Don’t use a platform you are unfamiliar with and know how to adjust the settings before you start teaching. There’s nothing worse for students than hanging around twiddling their thumbs while waiting for their teacher to adjust the technology. Avoid faffing around and unnecessary waiting by having websites and links to other digital resources open before the class and switching windows. If you do need time to do something, then plan your lesson so students are doing pair or groupwork while you deal with the technology.
  • Troubleshooting and the importance of a plan B
    Sooner or later if you are a remote teacher, you will face technical difficulties. When this happens, it’s important you know basic troubleshooting and to have a plan B. What this is will depend very much on context and what the technical problem is. It could be anything from asking a student to check their microphone settings or rebooting their computer (turning it off and on again often works wonders!) to rescheduling the lesson if you find it impossible to carry out the lesson because of, for example, connectivity problems. Experience will help here, but it is helpful to have thought things through so you appear calm and decisive if you need to. A useful tip is to always have an alternative platform available to use if you have problems with one in particular, for example, as changing the tool you use often does the trick.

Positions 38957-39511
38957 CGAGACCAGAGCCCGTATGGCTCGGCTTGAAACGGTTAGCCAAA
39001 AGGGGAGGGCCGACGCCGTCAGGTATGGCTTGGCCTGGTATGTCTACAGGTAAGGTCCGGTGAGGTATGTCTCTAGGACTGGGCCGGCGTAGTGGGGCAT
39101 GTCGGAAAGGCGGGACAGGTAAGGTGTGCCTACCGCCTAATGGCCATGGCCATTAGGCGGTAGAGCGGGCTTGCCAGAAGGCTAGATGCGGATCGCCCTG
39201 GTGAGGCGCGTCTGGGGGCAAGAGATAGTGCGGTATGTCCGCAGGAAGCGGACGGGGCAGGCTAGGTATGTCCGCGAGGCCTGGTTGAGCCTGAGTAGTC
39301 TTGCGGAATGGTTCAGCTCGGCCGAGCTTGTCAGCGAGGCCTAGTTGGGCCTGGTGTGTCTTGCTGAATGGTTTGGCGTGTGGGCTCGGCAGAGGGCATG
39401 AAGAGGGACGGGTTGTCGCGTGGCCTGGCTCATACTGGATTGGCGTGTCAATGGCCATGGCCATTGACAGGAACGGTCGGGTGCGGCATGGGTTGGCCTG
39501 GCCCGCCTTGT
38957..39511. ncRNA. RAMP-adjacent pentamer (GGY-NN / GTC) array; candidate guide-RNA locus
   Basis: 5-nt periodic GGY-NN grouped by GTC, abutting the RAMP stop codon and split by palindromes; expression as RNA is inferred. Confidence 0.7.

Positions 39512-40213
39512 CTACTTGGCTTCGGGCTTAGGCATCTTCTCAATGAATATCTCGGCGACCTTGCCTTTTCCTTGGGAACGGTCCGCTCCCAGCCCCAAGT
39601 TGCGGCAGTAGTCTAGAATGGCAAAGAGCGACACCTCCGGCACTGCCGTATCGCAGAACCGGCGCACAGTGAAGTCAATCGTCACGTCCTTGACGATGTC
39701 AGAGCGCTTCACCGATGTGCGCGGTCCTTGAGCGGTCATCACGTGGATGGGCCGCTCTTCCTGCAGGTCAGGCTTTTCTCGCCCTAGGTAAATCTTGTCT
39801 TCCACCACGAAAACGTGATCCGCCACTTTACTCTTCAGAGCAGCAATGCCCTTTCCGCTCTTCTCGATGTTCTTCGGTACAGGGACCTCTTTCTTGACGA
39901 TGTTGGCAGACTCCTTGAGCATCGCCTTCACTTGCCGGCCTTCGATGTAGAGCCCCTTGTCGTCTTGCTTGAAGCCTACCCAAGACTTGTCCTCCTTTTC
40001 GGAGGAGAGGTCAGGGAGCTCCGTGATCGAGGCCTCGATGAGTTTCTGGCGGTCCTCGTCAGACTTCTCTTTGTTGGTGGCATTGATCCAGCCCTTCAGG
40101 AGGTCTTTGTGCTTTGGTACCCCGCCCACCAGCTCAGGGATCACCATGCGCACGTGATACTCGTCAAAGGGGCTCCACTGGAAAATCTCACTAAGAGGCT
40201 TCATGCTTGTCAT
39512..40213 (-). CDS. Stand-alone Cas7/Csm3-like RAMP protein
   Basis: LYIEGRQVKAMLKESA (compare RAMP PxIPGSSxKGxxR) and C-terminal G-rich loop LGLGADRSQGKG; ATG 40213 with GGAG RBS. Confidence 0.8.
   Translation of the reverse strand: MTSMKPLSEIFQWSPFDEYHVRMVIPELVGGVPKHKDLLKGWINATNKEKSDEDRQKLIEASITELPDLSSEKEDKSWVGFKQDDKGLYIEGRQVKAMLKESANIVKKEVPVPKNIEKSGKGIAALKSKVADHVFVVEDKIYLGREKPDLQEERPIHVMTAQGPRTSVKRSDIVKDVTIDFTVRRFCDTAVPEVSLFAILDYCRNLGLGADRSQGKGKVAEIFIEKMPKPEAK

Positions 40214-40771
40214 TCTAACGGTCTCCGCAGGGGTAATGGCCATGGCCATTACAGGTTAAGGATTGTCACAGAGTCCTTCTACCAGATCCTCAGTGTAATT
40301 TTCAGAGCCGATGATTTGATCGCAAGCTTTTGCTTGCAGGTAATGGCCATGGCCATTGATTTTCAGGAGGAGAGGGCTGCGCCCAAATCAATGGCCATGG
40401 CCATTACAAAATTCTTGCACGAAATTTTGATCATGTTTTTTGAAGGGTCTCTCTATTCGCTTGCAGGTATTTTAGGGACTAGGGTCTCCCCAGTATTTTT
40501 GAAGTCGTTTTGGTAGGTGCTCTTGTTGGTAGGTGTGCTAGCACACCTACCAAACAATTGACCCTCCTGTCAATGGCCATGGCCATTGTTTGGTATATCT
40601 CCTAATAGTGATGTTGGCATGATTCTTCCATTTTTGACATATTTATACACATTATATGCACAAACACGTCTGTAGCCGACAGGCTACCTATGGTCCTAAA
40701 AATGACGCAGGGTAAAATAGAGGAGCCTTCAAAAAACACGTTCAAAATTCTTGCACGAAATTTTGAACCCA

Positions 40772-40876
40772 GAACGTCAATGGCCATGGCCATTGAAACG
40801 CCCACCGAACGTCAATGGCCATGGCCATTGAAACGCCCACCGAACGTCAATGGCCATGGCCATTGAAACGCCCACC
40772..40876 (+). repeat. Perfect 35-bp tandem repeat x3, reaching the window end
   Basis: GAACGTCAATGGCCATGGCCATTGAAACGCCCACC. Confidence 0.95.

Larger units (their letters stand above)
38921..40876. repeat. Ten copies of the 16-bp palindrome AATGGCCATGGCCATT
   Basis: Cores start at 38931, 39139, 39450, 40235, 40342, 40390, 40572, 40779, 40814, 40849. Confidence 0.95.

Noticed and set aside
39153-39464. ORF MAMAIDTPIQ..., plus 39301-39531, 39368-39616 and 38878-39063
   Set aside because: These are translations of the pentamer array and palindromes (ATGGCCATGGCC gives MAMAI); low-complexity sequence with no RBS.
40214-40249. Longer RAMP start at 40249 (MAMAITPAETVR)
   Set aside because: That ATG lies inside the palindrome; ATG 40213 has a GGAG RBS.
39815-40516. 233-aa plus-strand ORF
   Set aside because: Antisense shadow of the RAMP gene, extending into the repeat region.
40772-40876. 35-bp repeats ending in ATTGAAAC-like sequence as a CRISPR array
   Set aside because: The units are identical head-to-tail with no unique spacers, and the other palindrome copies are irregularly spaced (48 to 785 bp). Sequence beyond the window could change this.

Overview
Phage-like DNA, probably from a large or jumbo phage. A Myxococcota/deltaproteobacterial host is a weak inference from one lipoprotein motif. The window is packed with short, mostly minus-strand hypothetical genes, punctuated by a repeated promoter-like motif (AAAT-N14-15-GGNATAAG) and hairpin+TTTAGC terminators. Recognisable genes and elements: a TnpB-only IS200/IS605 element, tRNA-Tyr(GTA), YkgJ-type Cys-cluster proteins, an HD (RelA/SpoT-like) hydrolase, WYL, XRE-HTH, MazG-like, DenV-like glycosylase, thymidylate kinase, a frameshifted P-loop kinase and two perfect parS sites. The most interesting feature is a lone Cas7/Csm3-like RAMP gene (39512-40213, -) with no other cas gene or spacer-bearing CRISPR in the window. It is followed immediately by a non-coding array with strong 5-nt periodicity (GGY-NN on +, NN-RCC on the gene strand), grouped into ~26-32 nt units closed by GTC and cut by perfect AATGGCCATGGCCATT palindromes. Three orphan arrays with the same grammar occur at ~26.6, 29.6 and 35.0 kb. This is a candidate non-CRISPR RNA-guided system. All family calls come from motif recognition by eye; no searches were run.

×